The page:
Animated reading from ‘Anything You Want’:  http://www.amazon.com/gp/mpd/permalink/m27W83ZSVX5O9O/ref=flash_player_2_preplay


Typography: ‘I’

Tim GemperlineCinnamon is good for your memory.  So is learning something new.  And when you go out searching for one thing, you’ll invariably fall into a few others. Such is the case in my mission to be exposed to a new word each day.  While learning what ‘alembic’ means (anything that transforms, purifies, or refines) I fell into an interesting article on why the personal pronoun ‘I’ is capitalized in English, unlike in any other language.  So, why is it?

Good Typography.  The spindly letter ‘i’, left to speak for itself between two spaces, fends better as a robust, majuscule ‘I.’  It simply looks better. Typographers adjusted to changes in language that brought about the pronoun and evolved the written version of it, just as ligatured letters propagated with printing technology.  The author calls this ‘a silly reason,’ but if you ignore that one sleight against design, the article explains the history quite concisely and well:


Graphics and Art and Typography: Sonnenzimmer Studio

Born from the active Chicago design and screen-printing scene and created by Nick Butcher and Nadine Nakanishi, Sonnenzimmer developed in 2006 as an in-house screen-printing and art studio with a unique aesthetic. A microscope slide backlit by an aurora borealis can swath a poster, or black and white squares and sketching sitting solidly above minimal typography may confer the concept. At times confining chaos in strokes and blobs, at others celebrating white space and typography, Nick and Nadine create compelling prints. A gig poster from this duo stands out refreshingly.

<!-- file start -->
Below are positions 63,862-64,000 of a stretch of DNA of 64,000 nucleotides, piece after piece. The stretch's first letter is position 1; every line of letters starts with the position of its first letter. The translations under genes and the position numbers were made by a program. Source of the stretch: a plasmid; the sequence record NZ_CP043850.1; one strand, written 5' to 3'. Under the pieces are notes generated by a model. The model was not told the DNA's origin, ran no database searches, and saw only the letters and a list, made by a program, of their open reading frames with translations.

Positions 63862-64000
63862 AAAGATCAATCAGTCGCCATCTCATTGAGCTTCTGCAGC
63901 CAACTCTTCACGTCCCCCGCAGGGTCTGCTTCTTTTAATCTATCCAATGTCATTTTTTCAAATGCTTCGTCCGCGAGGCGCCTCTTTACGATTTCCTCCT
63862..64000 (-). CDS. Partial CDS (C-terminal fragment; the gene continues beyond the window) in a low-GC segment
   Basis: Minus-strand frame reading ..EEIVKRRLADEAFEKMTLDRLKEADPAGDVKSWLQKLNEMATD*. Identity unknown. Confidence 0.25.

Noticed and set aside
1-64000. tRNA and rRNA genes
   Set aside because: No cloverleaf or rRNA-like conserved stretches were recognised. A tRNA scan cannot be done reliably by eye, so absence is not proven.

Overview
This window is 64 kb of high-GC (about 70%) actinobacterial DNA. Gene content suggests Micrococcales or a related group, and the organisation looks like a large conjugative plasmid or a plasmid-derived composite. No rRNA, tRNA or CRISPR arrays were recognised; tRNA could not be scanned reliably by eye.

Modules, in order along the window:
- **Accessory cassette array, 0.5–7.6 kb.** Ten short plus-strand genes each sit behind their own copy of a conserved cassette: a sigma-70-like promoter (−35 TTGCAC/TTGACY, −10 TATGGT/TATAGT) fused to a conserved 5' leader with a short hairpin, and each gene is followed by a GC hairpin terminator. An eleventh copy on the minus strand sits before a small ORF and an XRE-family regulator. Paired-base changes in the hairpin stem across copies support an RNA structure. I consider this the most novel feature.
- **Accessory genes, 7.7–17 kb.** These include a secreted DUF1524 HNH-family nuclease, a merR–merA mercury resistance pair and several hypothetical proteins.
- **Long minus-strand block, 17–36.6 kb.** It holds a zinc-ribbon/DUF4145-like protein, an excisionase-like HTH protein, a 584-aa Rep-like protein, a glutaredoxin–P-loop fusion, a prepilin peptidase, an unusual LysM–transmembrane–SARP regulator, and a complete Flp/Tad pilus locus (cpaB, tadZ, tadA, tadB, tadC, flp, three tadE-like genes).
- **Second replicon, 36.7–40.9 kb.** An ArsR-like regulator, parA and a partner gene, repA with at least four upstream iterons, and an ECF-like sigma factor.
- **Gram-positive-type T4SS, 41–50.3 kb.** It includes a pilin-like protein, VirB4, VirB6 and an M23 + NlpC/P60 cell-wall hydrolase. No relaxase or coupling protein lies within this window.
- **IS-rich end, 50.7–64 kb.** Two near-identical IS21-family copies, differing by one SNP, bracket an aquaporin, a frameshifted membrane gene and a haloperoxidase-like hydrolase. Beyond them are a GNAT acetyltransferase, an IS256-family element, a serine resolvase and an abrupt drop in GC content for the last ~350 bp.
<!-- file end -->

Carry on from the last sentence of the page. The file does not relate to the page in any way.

The connections are planned, the boundaries thought out, but, beyond that, they are organic; like a city springing up from nature, or a city being ceded to nature. Maybe neither. That’s the success of their work; it creates an immediate impact and impression, but keeps your eye while your brain engages and explores it past that initial interaction.

Their prints interact (with the medium, collaborators, message, and viewer) like few others have, too. A particular favorite of mine, promoting the Eyeworks Festival of Experimental Animation and done in collaboration with another artist, manipulates color, content, and offsetting across the print run, creating an animation. Nick and Nadine have a clear talent and love for the craft, and it shows in the wide range of work they’ve done.  In the dynamic back-and-forth between abstractions and text, color and composition, Sonnenzimmer stands at the forefront of contemporary printmaking.

Oh, and their site is nice, too: